A phone call, shoe-leather and compassion turn a story into a crusade

Call Northside 777

“Well, it made a pretty good yarn, I guess. Y’know — ‘Mother slaves to save $5,000, offers it to clear her son.’
I told myself it was all in a day’s work…”
Reporter Mac McNeal


About the film: IMDB page for “Call Northside 777”

It all starts with a classified ad in the newspaper, a scrub-woman, and a reporter’s search for the truth — and proof.

Based on a real newspaper investigation that led to the freeing of a convict, the film starred Jimmy Stewart as an at-first-reluctant reporter who gradually becomes an advocate for a man whose mother scrubbed floors to offer a reward for new evidence in his case.

Decades before “All the President’s Men,” this story is another realistic “newspaper reporter procedural,” with Stewart’s character skeptical at first, then building the story gradually, chasing down leads, employing shoe-leather, compassion and insight.

The almost-documentary film’s conclusion uses a photographic clue to solve the case — not the easiest way to make a point in the later radio broadcast. The use of wirephoto and a dramatically enlarged image were not really “high tech” for the 1948 film, but may have seemed so to a non-technical audience.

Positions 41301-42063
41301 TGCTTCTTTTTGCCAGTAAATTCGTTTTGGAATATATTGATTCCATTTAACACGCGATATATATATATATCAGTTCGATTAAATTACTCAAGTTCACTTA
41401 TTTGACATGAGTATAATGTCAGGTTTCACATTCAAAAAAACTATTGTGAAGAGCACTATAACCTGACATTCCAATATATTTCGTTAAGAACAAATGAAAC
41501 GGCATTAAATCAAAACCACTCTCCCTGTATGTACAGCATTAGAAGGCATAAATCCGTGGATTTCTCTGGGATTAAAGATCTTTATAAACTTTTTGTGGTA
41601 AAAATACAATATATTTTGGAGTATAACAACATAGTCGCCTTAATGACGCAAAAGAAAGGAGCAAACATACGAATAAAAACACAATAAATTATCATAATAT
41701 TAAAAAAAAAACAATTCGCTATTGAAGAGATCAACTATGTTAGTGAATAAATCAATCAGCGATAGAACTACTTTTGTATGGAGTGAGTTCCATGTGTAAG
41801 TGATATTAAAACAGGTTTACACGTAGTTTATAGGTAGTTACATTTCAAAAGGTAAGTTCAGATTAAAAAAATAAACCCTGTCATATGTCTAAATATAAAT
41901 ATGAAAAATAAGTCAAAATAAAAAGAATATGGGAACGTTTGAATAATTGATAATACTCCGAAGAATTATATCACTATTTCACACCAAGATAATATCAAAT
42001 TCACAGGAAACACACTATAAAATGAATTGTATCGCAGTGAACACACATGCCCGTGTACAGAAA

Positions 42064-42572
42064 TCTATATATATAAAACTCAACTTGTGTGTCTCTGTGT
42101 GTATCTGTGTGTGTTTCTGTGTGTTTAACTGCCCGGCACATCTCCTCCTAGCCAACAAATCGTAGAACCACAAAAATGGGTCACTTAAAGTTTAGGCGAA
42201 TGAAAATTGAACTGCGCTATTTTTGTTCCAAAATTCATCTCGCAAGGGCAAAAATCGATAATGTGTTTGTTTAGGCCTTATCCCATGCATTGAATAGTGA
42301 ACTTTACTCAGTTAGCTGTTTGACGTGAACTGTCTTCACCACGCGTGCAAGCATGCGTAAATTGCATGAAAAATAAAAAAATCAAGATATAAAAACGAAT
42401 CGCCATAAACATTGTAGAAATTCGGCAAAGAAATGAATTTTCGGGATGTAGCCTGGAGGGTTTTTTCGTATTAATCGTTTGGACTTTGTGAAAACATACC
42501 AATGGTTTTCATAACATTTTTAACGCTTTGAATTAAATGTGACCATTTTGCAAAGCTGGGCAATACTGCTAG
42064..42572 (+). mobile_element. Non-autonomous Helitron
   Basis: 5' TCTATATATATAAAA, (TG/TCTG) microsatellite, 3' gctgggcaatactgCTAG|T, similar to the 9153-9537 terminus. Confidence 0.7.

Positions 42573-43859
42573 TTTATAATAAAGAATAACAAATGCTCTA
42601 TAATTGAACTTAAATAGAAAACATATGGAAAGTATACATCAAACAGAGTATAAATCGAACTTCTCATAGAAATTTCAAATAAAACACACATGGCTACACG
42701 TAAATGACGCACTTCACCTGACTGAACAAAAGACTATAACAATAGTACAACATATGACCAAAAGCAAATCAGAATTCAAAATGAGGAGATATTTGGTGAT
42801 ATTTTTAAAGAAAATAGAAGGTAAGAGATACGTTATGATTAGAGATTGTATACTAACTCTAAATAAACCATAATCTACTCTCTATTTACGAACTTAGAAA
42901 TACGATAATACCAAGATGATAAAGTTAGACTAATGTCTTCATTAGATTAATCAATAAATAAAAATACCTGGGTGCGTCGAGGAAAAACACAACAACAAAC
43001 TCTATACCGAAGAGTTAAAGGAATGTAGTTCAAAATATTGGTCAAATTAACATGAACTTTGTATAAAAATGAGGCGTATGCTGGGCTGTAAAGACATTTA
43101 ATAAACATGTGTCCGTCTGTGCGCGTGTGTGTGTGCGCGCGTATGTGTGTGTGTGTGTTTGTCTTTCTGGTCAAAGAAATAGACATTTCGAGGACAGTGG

The extra bonus, when it comes to radio drama’s record of the importance of newspapers in American life, is in how the reporter spots the key piece of evidence — a bundle of papers under a newsboy’s arm in a newspaper photograph: Newspapers-in-a-newspaper-photo-in-a-newspaper-drama!

The radio version is by Screen Guild Theater, one of radio’s “anthology” series that specialized in radio adaptations of hit films. James Stewart and Richard Conte re-create their film roles as the reporter and the prisoner. Pat O’Brien (the original film Hildy Johnson in 1931’s “The Front Page”) is  added to the cast as Stewart’s editor, a part played by Lee J. Cobb in the film. O’Brien puts a great touch of Irish blarney into his speech convincing the reporter to dig deeper.

Compressing the film into a 25-minute radio drama meant cutting details, and corners. Is it still effective? Give a listen.

About Bob Stepno

mild-mannered reporter who fell deeper into computers and the Web during three trips through graduate school in the 1980s and 1990s, then began teaching journalism, media studies and Web production, most recently as a faculty member at Radford University.
This entry was posted in 1940s, adaptations, editors, journalism, movies, newspaper crusades, radio, reporters, reporting. Bookmark the permalink.

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